The Prime Minister was chairing his first Cabinet meeting after the summer recess facing a lengthening list of political headaches including the economy and cross-Channel migrants.
Two by-elections in the offing will pose a serious test for the Conservatives, with the RAAC (reinforced autoclaved aerated concrete) issue suddenly thrust up the agenda, too.
Schools Minister Nick Gibb denied that Mr Sunak had short-changed children’s safety by refusing to rebuild more schools when he was Chancellor.
He conceded that Jonathan Slater, the Department for Education’s former top civil servant, was correct in stating that Mr Sunak had allowed annual funding for only 50 school rebuilds from 2020, but insisted this was in line with previous years.
“I asked officials about this yesterday and we can’t find any reference to that,” he said, after Mr Slater said officials had wanted 300-400 schools to be rebuilt or repaired, adding that no Government department ever got all that it wanted from the Treasury.
Mr Gibb also pushed back at a claim by National Audit Office head Gareth Davies that the Government had pursued a "sticking plaster approach" to essential schools maintenance.
The minister told Sky News: “We’re spending £1.8 billion a year … and we are taking more proactive action on that than any other government in the world.”
Out of 156 schools identified as containing the weakened concrete, 52 have already seen emergency measures and children there are expected to be out of their classrooms for an average of six days, Mr Gibb said.
“I expect the same thing to happen in the remaining 104 schools,” he told LBC, “and I suspect that will be all sorted out far sooner than Christmas”.
Ms Keegan’s position was questioned by some Conservative MPs after she was caught on a hot mic apparently complaining that she was not being given more credit for battling to fix the RAAC problem.
Questions were also raised about why she remained on holiday in Spain for the last week of August, when officials decided that RAAC in schools posed a greater risk than previously thought, abruptly throwing the start of the new term into confusion for many children and parents.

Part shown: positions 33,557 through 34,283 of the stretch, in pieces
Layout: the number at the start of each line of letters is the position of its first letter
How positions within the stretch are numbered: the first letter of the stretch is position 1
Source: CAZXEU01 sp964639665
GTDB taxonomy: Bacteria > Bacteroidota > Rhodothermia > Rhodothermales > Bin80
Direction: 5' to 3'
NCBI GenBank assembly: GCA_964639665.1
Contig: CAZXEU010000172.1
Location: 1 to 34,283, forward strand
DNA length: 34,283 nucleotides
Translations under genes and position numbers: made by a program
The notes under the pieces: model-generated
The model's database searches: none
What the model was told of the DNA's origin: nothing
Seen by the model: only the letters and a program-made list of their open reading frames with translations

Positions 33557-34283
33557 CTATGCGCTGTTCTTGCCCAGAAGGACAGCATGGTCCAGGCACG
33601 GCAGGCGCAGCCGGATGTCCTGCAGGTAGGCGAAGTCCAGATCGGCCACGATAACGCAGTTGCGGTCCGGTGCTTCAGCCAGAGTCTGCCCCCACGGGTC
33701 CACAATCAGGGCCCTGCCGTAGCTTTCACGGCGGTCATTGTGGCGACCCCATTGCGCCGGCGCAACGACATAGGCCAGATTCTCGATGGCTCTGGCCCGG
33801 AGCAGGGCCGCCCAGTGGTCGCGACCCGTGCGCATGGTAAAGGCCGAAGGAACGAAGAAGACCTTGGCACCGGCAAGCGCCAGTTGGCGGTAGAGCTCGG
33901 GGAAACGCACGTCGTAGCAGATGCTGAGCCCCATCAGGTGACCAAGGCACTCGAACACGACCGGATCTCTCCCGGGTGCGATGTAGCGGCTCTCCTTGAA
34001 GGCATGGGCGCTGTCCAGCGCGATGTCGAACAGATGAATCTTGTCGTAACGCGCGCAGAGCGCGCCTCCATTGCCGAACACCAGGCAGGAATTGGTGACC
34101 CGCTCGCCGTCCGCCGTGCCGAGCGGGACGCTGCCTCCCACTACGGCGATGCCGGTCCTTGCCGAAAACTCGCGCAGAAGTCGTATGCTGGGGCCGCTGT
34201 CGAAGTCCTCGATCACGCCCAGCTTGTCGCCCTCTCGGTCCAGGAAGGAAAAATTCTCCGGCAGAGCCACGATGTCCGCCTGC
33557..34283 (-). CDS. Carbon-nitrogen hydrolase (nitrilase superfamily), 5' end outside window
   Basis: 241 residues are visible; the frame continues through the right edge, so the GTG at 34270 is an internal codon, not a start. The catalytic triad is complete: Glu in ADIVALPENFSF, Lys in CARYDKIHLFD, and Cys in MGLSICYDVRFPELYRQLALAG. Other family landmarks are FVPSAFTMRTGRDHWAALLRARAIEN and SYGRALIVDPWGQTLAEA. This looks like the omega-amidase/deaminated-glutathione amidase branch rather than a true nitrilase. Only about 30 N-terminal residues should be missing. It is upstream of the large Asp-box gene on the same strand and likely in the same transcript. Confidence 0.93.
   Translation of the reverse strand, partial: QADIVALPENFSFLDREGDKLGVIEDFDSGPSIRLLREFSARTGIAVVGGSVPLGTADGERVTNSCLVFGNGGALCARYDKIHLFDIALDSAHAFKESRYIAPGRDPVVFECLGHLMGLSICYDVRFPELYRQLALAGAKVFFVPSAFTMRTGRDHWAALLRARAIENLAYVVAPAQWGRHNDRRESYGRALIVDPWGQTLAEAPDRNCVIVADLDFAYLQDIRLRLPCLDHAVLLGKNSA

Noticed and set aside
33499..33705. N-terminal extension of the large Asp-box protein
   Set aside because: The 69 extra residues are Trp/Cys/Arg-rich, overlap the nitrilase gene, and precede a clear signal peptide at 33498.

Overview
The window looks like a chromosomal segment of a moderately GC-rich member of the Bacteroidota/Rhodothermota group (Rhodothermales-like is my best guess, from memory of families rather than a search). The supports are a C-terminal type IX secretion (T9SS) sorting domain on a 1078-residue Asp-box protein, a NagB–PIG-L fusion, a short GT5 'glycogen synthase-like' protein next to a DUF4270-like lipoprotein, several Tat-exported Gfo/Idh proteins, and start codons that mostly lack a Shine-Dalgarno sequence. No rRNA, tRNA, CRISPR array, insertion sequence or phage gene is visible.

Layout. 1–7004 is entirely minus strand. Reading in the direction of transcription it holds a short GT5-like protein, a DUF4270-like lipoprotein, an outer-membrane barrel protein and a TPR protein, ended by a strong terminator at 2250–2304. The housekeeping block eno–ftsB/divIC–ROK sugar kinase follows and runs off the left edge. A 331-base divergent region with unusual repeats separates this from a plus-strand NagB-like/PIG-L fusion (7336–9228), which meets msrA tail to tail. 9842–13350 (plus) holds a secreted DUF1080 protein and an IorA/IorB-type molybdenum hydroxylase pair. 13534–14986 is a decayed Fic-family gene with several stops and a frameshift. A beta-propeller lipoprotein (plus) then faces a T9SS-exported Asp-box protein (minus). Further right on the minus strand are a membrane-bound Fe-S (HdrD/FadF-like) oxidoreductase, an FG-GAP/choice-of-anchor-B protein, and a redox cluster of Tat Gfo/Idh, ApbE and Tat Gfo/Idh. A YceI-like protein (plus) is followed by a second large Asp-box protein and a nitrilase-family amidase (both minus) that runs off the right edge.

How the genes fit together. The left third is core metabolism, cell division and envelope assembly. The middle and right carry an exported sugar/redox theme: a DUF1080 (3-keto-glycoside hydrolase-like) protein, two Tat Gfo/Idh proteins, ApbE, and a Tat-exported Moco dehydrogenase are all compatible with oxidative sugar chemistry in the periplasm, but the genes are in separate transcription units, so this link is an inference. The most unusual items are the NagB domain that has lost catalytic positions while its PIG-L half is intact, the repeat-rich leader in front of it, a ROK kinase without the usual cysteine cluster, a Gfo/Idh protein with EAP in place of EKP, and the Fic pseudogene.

Mr Gibb said his boss had apologised for her “off the cuff” outburst, and that she was venting her “frustration” at the ITV reporter’s line of questioning, “when the department and civil service have been working so hard to protect our children and ensure the safety of our schools”.
Ninety-five per cent of some 24,000 schools in England have responded to questionnaires detailing whether they have RAAC in the fabric of their buildings. “We have chased those questionnaires several times. What the frustration is we want that remaining five per cent to respond,” the minister said.
The Department for Education has set a deadline of Friday for those schools to respond, but will still publish a list of all schools affected this week, he said.
Labour shadow minister Jonathan Ashworth accused the Government of presiding over a “total shambles”, telling Sky: “They asked for more investment in schools and Rishi Sunak cut it back.”
But a day after Sir Keir Starmer revamped his shadow Cabinet ahead of a General Election next year, Mr Ashworth refused to spell out whether Labour would restore a more ambitious programme of school repairs if it wins power.
The RAAC problem is not confined to schools, with hospitals and court buildings also being surveyed.
HM Chief Inspector of Prisons Charlie Taylor said it would be "enormously concerning" if the weaker concrete was found in prison buildings, as space is already in short supply and to close parts off "isn’t an option".
"What you would normally do in response to that in the prison service would be to close down a couple of wings of the prison, reboot the jail, and then get it back up to working well again,” he said on Times Radio.
“But at the moment, that simply isn’t an option, because there aren’t enough spaces in prisons to be able to do that kind of remedial work that needs to happen where a prison has descended into that level of chaos.”